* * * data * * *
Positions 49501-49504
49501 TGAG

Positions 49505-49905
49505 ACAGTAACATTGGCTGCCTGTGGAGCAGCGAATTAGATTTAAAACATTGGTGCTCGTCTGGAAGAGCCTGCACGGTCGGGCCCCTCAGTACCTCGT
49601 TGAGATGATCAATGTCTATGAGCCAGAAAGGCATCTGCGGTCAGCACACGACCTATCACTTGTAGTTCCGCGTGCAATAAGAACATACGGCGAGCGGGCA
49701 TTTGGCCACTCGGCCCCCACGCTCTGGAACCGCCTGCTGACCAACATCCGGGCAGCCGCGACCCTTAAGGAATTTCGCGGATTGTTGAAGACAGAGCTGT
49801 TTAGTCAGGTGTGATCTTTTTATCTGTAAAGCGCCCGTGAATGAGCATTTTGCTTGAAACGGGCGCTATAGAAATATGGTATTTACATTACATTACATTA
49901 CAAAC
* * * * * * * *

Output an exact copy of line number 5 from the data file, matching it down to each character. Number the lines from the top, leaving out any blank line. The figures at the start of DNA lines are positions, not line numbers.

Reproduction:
49601 TGAGATGATCAATGTCTATGAGCCAGAAAGGCATCTGCGGTCAGCACACGACCTATCACTTGTAGTTCCGCGTGCAATAAGAACATACGGCGAGCGGGCA